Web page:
Part of the fascination of A Diving Rock on the Hudson is that it is a deliberately unflattering self-portrait of the garrulity and narcissism of old age. This is something we haven't seen before in literature, and if for no other reason, it is valuable as the speech of a tribe until now silenced. Mr. Roth is aware of the position granted him by his infirmity and age: "The journey … couldn't contain any more, anyway ought not to. Maybe interesting stuff, but a plethora. Then what? Delete? All that followed?… Maybe he ought to delete this intervention too, this bit of Nestorian garrulity…. His sense of rightness required this interlude."
Mr. Roth is clear that, this sense of rightness is psychological or spiritual rather than literary. "Would that I had been spared the need to mention these painful events…. The story cannot continue without this admission. And I damn near don't give a hoot about the literary quality…. Oh, a million billion threads, motes, spirochetes—all of which he had to sweep aside to resume, in acceptable prose … the continuity of what be already knew, and knew only too well and grievously, to strive to nurture the masterpiece model he hoped to re-create."
But what is involved in the creation of the masterpiece model? For the modernist master, the writer must get out of the way of his own work, devote his attention to form rather than content, remain disinterested about the backwash of the work on his own life. The modernist writer is heroic in his self-forgetfulness and in his priestly service to the idea of art. Art is the only redemption, formal beauty the only ideal worth serving.
How does this ideal affect a man in his late 80's? A man who is writing against time, literal time, not the time that is another esthetic device the modernist writer shapes, controls, eventually entraps in the amber of his art? Mr. Roth can't be a modernist master because he has not felt redeemed by the creation of beauty. He insists on another kind of redemption: the redemption of confession, of exposure, of a relentless insistence on his own defilement. But this can only take place through writing: "Writing was all that could in some way gain rehabilitation—without his seeking pardon or absolution, but by employing what he was…. He had destroyed, or undermined irreversibly," the central strength of who he was, writing was all there was left to him as justification…. The literary path became thus his 'choice.'"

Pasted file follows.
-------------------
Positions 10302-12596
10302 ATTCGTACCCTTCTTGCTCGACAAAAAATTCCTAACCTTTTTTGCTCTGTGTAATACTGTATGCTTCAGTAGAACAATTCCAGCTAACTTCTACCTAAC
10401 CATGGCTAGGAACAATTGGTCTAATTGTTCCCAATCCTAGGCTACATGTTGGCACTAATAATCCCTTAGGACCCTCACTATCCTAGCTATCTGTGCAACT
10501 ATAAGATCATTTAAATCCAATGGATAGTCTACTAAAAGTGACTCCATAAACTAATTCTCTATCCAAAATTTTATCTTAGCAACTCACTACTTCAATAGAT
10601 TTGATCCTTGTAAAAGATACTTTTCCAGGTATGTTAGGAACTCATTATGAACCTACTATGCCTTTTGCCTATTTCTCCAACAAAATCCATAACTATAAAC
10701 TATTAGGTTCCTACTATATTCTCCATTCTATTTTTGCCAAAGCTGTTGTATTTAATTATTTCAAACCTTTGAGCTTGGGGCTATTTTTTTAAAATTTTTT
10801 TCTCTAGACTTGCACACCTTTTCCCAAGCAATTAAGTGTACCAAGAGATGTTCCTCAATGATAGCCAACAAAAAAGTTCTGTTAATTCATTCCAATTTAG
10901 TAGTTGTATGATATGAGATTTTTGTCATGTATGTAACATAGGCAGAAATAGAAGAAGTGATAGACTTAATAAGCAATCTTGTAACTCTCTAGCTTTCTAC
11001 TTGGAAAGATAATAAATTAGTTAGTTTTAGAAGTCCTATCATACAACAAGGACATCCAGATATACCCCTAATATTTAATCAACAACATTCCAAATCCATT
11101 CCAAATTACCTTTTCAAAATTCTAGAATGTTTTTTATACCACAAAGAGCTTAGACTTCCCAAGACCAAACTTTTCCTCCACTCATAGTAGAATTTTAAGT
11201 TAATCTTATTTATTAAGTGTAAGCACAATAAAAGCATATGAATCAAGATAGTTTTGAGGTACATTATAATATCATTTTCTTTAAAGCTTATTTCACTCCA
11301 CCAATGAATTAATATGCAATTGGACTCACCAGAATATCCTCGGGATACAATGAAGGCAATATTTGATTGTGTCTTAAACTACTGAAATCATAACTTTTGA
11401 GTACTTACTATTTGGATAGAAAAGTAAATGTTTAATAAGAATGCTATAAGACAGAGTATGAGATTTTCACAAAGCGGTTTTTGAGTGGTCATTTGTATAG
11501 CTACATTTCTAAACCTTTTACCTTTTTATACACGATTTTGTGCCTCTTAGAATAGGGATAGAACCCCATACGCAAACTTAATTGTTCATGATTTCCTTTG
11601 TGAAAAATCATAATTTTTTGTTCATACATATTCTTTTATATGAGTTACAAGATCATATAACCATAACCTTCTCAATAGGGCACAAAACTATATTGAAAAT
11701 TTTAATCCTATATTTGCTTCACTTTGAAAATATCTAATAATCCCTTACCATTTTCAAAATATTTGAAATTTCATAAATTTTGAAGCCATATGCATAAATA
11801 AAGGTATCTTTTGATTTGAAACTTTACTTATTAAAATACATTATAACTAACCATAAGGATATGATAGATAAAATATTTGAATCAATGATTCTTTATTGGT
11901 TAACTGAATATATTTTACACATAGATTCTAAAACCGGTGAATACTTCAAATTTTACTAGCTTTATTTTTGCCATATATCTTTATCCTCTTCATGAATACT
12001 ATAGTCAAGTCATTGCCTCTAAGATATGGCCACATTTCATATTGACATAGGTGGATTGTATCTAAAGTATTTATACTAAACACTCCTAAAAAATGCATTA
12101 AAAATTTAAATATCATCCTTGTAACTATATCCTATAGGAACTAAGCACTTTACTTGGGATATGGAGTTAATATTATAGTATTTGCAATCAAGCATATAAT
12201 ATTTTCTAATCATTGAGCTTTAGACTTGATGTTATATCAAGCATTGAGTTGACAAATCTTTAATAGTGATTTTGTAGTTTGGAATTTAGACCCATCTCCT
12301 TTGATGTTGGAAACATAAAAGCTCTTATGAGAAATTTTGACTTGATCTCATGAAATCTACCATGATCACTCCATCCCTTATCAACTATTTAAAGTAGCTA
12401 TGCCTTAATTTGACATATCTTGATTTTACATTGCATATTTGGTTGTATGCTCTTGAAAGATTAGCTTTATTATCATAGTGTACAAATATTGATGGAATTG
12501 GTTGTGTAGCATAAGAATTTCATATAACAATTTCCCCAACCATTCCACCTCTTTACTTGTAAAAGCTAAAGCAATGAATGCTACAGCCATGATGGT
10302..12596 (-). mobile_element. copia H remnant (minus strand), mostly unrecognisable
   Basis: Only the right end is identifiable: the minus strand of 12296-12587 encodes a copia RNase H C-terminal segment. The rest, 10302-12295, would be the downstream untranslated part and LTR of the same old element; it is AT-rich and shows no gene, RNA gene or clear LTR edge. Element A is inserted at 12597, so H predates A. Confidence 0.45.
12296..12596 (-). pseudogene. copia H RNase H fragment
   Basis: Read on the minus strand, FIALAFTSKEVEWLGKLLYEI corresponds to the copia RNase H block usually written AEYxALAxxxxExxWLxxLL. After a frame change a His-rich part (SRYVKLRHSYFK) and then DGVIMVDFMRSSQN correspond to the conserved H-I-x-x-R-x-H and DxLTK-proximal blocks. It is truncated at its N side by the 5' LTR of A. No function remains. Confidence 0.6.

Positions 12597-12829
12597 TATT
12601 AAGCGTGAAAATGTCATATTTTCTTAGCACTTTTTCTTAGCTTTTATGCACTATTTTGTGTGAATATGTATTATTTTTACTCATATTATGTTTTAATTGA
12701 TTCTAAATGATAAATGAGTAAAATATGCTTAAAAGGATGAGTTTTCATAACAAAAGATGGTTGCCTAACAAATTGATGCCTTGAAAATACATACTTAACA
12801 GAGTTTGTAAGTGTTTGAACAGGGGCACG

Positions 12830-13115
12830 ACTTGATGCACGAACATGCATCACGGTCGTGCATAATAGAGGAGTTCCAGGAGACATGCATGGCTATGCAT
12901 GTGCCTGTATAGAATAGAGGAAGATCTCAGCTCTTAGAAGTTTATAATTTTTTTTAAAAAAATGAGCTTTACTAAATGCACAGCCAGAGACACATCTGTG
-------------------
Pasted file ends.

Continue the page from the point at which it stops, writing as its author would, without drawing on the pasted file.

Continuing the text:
The problem, for Mr. Roth, is that the road that went before him was paved entirely by non-Jews. In A Star Shines Over Mt. Morris Park, Mr. Roth says: "Those were the stories he prized above all others, stories he loved: of enchantment and delicacy, of princelings and fair princesses…. And King Arthur's knights, they sought the Holy Grail, the radiant vessel like a loving cup out of which Jesus had drunk wine. So everything beautiful was Christian, wasn't it? All that was flawless and pure and bold and courtly and chivalric was goyish."
How then does a Jew, believing what Mr. Roth believes, enter the masterpiece tradition? Particularly the modernist one, with its cult of the priesthood of art, the golden calf to which, rather than to Yahweh, the practitioner must bend the knee? How does he participate in the Eucharist of art? How can be believe himself redeemed by it? Redemption, for a Jew, takes place not through the ritual actions of a priest but through ethical reparations made in the living community by a living soul.
This taste for an ethical dimension might explain Mr. Roth's becoming a Communist after the completion of Call It Sleep. It is usually understood that accepting the party's charge to write Socialist Realism was the cause of his writer's block. But it seems to me rather that Mr. Roth was not silenced by his Marxism, he was driven to Marxism by a Jewishness that could not be satisfied with the anti-communal anti-ethical, almost idolatrous tenets of his modernist models, Eliot and Joyce.
An artist does not choose the frequency he or she hears. The frequency is picked up by an inexplicably constructed mesh of miracle and accident. Mr. Roth picked up the frequency of the brooding dream: poetic, darkly lit and full of whispers. For this lyrical mournfulness, he needed his father, Joyce, to show the way. But Joyce, creator of the most famous Jew in modern literature, was not himself a Jew, and so could only be an uneasy foster father. Harold Bloom tells us that all strong writers kill the father before them. But what if the son murders prematurely, before reaching his full strength? Mr. Roth couldn't bear the yoke of the great high priest, Joyce, and killed him. But without Joyce he was unable to move forward into a tale that would accommodate his obsession with what he believed was the vexed state of being a Jew.